I’d never given much thought as to how I had died. Dying in the place of someone I didn’t even know would have been a crazy thought to me prior to actually doing it myself. It was a natural reaction really, one without thought, a split second decision. I was a completely different person, with a different family and life than the one I have now. Although in many ways this life seemed to mimic the previous one, like this life would end as the last - sacrificing myself to save the life of another.
I knew that if I had never gone to that baseball game that I would not end up back here in this ballet studio, but being the self sacrificial idiot I am, I decided to do it anyway. The screeching of metal filled the room as the hunter was torn apart, my sister’s rescuers attempting to save her from the life she desperately wanted. The only thing I could focus on, however, was the glimpse of red hair in the rafters of the old studio.
I controlled my breathing and reached down slowly as the red head stared at her mate’s demise. Picking up a piece of broken glass from the floor and dragging it across my hand, the head slowly turns towards me and I see the dark red eyes turn black.
The dreams started a little over a year ago on my fifteenth birthday, at first they were just small glimpses, scenes of daily life as a child before they began to turn into detailed dreams and nightmares of my past life. The last of my dreams centered not on my death, but on a book series I was apparently a fan of as a pre-teen in my last life, the Twilight saga. A series that I grew to hate with age before loving it again right before my death. I longed to call the man I called my grandfather in this life, but discussing vampires, shifters, protected legends, and the possibility of me having an entire life’s worth of memories at only 16 years old was not the smartest thing to do over the phone. So, I’m doing the only reasonable thing I could do. Flying to Forks, Washington with my sister Isabella Swan. My last memories decided to make themselves clear in my dreams during my last week of Christmas break spent back in Phoenix as Bella and I prepared for the move.
“Bella,” our mother Renée said for the thousandth time, “you don’t have to do this.”
Bella of course failed at lying, saying she wanted to go to Forks. Renée seemed to believe her before looking at me. “Be sure to watch after her, Erin.” She knew I was excited to be going home, unlike my sister I was in Forks for every Christmas and summer break growing up, even the summers that my sister and Charlie would stay in California. The constant rain helped my anxiety, and the cool air was much easier on my lungs compared to the sweltering heat of Arizona. The only thing I dreaded during the multiple flights to get to Forks was the drive back home. I’d be cramped up in the back of the cruiser while Bella and Charlie struggled to make small talk.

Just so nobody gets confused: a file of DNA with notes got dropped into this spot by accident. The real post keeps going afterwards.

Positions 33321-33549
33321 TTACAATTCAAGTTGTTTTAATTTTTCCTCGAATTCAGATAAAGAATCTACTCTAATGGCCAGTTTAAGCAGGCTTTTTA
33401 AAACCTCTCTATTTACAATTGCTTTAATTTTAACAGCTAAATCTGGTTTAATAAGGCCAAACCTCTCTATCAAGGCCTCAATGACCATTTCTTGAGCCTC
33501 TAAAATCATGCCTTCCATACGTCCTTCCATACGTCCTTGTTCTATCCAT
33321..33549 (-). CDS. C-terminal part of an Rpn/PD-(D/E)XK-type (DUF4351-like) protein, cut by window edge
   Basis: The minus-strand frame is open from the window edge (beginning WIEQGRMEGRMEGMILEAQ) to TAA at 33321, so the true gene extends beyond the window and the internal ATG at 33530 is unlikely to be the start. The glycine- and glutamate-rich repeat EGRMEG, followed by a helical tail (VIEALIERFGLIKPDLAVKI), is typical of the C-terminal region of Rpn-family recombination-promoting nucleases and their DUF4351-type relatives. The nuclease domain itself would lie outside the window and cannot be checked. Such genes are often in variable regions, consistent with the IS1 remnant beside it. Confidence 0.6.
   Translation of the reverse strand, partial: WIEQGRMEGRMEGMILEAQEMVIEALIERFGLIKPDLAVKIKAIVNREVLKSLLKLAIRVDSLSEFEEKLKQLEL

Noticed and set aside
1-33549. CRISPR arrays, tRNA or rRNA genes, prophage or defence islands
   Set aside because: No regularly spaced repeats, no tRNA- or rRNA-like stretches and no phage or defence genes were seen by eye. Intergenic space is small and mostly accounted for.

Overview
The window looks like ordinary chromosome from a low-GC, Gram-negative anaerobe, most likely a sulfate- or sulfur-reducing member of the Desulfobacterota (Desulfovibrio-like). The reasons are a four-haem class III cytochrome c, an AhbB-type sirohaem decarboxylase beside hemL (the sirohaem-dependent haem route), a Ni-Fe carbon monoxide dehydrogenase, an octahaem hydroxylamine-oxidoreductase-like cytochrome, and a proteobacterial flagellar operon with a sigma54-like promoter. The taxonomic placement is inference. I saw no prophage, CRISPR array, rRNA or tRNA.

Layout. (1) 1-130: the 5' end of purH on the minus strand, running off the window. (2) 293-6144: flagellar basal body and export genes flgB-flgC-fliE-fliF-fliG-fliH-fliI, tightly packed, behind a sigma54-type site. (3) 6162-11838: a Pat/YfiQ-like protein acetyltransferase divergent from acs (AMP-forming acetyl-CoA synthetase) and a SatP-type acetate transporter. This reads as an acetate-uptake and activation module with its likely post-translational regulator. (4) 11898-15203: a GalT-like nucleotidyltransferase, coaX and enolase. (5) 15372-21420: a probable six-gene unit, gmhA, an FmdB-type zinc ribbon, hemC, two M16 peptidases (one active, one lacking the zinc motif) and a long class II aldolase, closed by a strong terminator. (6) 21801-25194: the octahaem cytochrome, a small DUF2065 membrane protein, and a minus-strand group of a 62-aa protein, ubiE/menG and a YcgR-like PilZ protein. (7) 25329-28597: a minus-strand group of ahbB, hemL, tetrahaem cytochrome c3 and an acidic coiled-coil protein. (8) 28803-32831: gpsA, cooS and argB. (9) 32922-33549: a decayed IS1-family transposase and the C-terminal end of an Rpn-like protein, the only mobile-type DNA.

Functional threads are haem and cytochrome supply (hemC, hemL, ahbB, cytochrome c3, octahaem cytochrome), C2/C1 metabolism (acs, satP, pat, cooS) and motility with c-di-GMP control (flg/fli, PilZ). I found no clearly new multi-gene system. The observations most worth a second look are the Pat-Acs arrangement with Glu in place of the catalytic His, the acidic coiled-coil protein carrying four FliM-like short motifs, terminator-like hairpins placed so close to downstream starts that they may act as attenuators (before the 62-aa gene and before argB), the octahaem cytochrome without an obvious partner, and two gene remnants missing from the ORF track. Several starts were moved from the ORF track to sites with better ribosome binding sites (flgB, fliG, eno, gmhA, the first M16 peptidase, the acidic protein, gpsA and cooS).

When we landed in Port Angeles, I let Bella and Charlie have their awkward hug before launching myself at my dad. He stumbled backwards from my enthusiasm before laughing along with me.
“I’ve missed you too, kiddo.” We made quick work of getting our luggage in the trunk and back seat of the cruiser before I squeezed in. Even with us pooling all our resources together, we weren't able to build up a decent sized wardrobe for either of us before flying out. I loved my mother in this life, but it was obvious that what Bella termed “scatterbrained” could easily be described as neglectful. Renée made it clear that she loved us, but even without the knowledge of my previous life, I still held a little resentment towards her for forcing me to move to Arizona with her and Bella. Our dad might not have had much on the surface, but the support system we had in Forks would have made up for any time he would have to be away for work.
Before long Dad told us a bit about our new truck, Billy Black’s old one. A faded red tank that could probably handle anything thrown at it as long as it didn’t go over 55 miles per hour. I spent most of my Christmas break huddled up in a pile of quilts with Billy’s son Jacob and his best friends Embry Call and my cousin Quil Ateara, “Baby Quil” as I’d nicknamed him when we were kids. On the old beat up couch in Jake and Billy’s garage, we watched Jake fix up the truck in between play fights between the boys, multiple food breaks, and bets. Growing up, we used the truck to go on many fishing and camping trips over the years, and over the break I was pretty upset that Billy had sold it. Of course the old hens would keep the fact my dad bought the truck for me and my sister a secret.